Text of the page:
Friday, February 06, 2009

Options going forward

I applaud Greg Mankiw for giving a clear statement of his preference for his type of stimulus package. My trouble with it comes in his dedication to tax revenue-neutrality. I see no real grounds for a reduction in payroll taxes, but I personally wish a Gasoline tax substitute for a Consumption-Demand Price increase. Any matriculated diversion of Taxes to the States based upon methodology will never be rescinded, and States will never cure their own fiscal woes by proper Tax allocation. My position holds that Taxes are not onerous, Government spending is excessive, and Taxpayers need no higher revenues simply to feed Business desires for higher Pricing. I am definitely in the minority when I advocate no Stimulus package, believing that Congress and President should work on containing the ballooning Deficit.

One has to ask what is the current Crisis? Unemployment stands only marginally higher than what is traditional in most Capitalist economies dependent on Private sector creation of Jobs. Some claim that Unemployment continues to accelerate, and Retail Sales suffer because of it. One would find it hard to find Job eliminations rising faster than the Glory Days of the two recent Booms; the real loss coming in the slowing of re-Hires for new projects. Nothing that the Government can do will multiply the numbers of these project Orders; Government Spending only affecting limited sectors of the economy at too great an Expense, while project Orders are dependent upon the expenditure patterns of Consumers; who are little altered by the greater Demand of a marginally-raised Government employment. Consumer Demand stimulus will not occur by Government infrastructure programs at the rate necessary to replace the lost project Orders.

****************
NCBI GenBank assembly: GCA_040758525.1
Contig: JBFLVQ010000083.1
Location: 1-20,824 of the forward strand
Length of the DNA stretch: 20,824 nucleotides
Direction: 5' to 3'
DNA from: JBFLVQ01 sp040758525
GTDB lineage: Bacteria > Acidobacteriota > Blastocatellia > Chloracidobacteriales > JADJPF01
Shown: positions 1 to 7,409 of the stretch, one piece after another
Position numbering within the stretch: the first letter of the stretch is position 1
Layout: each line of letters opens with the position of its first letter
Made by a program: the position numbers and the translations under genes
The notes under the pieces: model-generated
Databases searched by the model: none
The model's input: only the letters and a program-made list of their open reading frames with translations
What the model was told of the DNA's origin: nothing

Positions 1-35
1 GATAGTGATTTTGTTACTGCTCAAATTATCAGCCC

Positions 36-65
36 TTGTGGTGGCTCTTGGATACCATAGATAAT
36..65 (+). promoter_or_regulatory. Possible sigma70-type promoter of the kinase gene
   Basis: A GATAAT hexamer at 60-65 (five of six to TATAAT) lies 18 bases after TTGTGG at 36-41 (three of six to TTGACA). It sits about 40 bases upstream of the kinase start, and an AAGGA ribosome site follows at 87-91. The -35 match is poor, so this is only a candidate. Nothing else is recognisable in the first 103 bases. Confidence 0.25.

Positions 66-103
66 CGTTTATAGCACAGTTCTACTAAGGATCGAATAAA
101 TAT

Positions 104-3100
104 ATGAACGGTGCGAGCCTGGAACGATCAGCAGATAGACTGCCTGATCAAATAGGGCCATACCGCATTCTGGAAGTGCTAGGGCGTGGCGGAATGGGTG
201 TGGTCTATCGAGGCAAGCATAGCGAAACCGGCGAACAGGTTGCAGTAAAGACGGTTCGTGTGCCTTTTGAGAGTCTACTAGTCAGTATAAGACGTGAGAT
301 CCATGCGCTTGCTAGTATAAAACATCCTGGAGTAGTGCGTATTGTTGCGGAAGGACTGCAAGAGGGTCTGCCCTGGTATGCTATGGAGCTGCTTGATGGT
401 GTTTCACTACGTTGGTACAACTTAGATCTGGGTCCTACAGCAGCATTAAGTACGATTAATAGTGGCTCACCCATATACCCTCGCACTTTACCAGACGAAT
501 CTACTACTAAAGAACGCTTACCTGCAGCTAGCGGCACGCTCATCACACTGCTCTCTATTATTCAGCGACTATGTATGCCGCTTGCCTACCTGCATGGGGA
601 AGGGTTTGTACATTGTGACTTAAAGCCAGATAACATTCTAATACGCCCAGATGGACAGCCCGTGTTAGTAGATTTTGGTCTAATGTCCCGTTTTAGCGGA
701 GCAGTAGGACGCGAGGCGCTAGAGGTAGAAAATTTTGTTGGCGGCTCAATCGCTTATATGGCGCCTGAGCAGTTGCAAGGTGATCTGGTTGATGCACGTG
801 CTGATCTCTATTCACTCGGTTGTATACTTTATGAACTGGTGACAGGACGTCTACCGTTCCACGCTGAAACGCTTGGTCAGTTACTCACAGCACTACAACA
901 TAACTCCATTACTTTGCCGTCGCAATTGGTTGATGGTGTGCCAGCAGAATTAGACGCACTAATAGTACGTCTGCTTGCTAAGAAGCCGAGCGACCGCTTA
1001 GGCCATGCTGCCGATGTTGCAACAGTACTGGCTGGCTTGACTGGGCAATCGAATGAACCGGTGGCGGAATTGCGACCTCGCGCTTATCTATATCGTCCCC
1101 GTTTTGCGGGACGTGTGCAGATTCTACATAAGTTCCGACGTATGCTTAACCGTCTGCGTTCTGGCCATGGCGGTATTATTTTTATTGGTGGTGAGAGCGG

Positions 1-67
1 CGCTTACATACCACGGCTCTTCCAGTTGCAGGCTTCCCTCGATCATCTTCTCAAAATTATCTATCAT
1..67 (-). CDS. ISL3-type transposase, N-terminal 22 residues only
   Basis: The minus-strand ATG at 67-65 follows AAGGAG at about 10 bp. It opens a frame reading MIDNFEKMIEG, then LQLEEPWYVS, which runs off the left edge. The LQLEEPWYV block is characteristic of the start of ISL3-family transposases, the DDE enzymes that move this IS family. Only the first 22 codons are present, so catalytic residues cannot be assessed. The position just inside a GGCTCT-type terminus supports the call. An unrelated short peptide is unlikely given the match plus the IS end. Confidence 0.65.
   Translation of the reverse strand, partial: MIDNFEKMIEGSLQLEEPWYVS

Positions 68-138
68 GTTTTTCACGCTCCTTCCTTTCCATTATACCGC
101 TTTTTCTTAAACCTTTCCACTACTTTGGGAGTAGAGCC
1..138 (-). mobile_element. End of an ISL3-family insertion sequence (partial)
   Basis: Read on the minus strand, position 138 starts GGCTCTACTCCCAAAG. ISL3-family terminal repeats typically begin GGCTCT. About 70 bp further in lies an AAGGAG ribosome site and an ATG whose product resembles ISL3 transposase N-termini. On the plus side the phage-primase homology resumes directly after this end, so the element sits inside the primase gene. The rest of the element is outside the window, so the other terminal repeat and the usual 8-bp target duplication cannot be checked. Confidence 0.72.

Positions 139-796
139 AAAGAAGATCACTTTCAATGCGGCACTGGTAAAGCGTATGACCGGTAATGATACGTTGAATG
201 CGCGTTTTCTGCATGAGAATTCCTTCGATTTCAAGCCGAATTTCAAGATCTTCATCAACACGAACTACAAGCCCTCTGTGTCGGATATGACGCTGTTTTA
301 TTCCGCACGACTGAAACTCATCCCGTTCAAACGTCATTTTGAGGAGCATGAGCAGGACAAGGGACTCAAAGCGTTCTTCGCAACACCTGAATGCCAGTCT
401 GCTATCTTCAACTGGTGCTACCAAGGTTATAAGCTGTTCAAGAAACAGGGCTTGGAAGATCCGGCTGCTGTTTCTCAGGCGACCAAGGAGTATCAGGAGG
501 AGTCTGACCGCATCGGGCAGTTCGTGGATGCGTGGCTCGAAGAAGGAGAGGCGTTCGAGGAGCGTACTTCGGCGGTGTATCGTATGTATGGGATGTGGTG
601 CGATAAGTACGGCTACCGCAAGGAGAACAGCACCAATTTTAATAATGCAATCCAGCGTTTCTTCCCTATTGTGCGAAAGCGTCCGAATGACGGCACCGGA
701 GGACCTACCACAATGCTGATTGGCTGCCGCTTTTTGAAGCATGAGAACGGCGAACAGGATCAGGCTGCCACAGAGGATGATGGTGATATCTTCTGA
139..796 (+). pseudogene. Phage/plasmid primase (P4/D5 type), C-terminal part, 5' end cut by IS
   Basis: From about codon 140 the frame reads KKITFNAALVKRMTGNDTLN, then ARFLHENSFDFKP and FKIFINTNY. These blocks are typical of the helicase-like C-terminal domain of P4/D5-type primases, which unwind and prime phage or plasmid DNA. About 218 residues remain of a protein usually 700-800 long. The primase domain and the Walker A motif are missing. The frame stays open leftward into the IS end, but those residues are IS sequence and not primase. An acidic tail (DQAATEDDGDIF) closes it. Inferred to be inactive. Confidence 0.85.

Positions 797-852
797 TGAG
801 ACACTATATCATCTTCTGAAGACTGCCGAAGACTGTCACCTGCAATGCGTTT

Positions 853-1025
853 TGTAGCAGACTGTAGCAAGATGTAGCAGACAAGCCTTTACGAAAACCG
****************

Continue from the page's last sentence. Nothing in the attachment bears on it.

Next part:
The real support for the Stimulus comes from business leadership, whose sole goal consists of the replacement of losses stemming from their poor management in the previous Boom. Most Sectors have steady and consistent Orders for approximately 80% of their Production. They really want the American Taxpayers to fund the repayment of their overcapitalization during the Boom period; said overcapitalization caused by justifying Tax deductions, neither the capitalization or the Tax Cut formulation valid under the Boom conditions. The real need is for business to write down their losses, and go on. It is a simple case of over-extension by a business leadership whose management should have been replaced far earlier. What I have written is not popular, but regrettably too true! lgl

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